Search results for 'David Buchanan' (try it on Scholar)

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  1. David Buchanan & Franklin G. Miller (2005). Principles of Early Stopping of Randomized Trials for Efficacy: A Critique of Equipoise and an Alternative Nonexploitation Ethical Framework. Kennedy Institute of Ethics Journal 15 (2):161-178.score: 240.0
    : Recent controversial decisions to terminate several large clinical trials have called attention to the need for developing a sound ethical framework to determine when trials should be stopped in light of emerging efficacy data. Currently, the fundamental rationale for stopping trials early is based on the principle that equipoise has been disturbed. We present an analysis of the ethical and practical problems with the "equipoise disturbed" position and describe an alternative ethical framework based on the principle of nonexploitation. This (...)
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  2. David A. Buchanan (2013). The Austerity Bargain and the Social Self: Conceptual Clarity Surrounding Health Cutbacks. Nursing Philosophy 14 (1):38-44.score: 240.0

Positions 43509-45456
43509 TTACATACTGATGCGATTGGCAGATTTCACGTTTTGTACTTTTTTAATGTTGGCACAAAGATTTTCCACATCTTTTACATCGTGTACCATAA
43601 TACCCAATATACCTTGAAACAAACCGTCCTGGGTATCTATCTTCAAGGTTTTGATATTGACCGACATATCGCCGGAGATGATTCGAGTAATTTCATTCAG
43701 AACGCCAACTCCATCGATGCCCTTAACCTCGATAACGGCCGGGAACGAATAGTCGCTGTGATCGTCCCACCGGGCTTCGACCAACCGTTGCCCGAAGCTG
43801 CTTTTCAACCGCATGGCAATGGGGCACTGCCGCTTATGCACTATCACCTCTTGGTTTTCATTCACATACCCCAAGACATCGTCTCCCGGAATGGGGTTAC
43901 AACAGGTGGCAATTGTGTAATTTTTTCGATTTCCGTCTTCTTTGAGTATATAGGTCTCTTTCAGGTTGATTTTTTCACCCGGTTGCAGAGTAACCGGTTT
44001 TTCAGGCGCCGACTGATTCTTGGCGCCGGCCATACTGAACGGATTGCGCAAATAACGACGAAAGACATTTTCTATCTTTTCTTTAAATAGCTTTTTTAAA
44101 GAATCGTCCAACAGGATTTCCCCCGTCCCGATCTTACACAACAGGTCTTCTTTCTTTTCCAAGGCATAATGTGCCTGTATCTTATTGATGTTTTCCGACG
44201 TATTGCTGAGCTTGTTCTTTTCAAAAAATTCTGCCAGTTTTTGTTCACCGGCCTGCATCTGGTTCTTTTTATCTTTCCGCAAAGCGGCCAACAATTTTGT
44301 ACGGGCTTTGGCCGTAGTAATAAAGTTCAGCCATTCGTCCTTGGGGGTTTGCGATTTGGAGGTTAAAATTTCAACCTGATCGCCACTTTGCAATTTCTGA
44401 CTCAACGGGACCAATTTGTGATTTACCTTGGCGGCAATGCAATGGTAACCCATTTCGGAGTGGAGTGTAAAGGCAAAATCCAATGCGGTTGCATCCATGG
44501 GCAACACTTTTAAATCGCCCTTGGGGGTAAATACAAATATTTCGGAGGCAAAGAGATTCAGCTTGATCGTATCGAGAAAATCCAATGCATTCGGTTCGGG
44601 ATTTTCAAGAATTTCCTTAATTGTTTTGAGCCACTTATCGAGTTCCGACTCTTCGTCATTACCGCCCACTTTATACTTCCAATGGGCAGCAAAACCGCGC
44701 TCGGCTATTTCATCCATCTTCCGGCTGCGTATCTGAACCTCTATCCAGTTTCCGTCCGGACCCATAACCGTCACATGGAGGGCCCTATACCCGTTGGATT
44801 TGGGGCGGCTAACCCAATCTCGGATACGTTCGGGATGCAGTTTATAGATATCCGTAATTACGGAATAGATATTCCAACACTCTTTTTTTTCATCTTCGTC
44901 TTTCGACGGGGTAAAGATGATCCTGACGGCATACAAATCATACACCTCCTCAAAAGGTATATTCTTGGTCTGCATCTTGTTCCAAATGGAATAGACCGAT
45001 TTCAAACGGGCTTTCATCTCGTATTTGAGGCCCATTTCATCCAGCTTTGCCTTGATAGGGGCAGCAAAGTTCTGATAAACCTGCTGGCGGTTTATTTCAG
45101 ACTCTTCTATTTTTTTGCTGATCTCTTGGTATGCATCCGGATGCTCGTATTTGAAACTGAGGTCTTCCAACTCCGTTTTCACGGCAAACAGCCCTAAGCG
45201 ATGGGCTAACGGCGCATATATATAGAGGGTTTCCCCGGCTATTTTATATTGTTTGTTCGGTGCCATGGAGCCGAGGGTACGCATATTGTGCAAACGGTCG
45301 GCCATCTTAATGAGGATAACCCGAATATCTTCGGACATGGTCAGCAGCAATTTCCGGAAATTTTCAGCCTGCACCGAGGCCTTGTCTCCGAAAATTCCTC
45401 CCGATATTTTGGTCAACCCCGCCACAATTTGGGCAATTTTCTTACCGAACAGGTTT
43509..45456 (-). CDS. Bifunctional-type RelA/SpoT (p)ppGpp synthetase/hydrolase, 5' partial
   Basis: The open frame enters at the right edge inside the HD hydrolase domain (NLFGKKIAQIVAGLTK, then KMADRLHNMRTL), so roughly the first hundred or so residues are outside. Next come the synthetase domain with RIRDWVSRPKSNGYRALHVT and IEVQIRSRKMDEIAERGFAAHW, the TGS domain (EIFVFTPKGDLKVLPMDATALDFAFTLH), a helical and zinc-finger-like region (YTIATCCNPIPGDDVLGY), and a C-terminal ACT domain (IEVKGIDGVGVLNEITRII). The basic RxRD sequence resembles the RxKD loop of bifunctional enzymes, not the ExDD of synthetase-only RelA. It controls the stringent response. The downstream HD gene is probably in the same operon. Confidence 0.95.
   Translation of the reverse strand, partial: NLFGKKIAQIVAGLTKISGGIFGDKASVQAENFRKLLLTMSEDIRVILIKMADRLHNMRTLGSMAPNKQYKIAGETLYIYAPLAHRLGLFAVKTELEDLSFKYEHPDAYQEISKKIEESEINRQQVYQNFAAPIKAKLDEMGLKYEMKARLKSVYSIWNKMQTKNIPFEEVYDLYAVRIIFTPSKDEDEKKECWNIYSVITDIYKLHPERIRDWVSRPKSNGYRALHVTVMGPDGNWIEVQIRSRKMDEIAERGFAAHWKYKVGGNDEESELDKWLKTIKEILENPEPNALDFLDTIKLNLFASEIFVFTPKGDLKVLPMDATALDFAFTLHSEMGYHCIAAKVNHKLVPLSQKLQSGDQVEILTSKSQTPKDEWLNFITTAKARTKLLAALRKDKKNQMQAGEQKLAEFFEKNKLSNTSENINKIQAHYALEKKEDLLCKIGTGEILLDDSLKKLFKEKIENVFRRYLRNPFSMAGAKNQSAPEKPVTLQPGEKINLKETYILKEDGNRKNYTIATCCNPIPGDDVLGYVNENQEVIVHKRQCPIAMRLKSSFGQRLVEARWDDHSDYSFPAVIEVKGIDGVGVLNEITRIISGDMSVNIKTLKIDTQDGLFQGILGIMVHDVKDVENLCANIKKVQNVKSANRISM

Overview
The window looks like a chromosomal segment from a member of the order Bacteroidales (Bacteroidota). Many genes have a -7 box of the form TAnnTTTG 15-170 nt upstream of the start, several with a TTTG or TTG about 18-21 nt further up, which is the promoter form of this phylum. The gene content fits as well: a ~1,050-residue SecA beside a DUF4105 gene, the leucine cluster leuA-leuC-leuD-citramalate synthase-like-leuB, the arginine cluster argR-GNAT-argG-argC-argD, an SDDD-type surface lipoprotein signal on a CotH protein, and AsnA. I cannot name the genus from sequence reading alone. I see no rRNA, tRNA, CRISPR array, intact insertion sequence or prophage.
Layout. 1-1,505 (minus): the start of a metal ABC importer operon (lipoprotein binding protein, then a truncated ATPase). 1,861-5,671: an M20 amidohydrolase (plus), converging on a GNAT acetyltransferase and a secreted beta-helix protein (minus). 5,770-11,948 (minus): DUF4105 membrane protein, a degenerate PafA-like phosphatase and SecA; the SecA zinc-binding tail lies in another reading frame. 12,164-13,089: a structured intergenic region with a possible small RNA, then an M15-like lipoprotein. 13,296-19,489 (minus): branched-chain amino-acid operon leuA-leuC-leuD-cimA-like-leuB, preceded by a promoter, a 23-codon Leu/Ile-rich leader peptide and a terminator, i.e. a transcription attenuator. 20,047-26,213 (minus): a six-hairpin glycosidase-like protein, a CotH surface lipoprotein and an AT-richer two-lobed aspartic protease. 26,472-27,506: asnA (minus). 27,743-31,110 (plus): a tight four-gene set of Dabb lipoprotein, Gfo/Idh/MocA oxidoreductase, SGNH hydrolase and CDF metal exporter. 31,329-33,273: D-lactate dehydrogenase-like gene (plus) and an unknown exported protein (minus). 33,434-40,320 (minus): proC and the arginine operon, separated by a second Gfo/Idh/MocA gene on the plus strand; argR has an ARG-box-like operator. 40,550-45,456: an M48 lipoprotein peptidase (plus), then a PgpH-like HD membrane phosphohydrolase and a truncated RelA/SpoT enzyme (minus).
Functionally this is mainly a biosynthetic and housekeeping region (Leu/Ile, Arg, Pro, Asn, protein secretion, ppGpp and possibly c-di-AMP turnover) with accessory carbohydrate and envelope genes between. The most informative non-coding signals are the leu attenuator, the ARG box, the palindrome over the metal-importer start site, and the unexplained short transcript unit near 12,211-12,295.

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  3. John Quintner, David Buchanan, Milton Cohen & Andrew Taylor (2003). Signification and Pain: A Semiotic Reading of Fibromyalgia. Theoretical Medicine and Bioethics 24 (4):345-354.score: 240.0
    Patients with persistent pain who lack adetectable underlying disease challenge thetheories supporting much of biomedicalbody-mind discourse. In this context,diagnostic labeling is as inherently vulnerableto the same pitfalls of uncertainty that besetany other interpretative endeavour. The endpoint is often no more than a name ratherthan the discovered essence of a pre-existentmedical condition. In 1990 a Committee of theAmerican College of Rheumatology (ACR)formulated the construct of Fibromyalgia in anattempt to rectify a situation of diagnosticconfusion faced by patients presenting withwidespread pain. It was (...)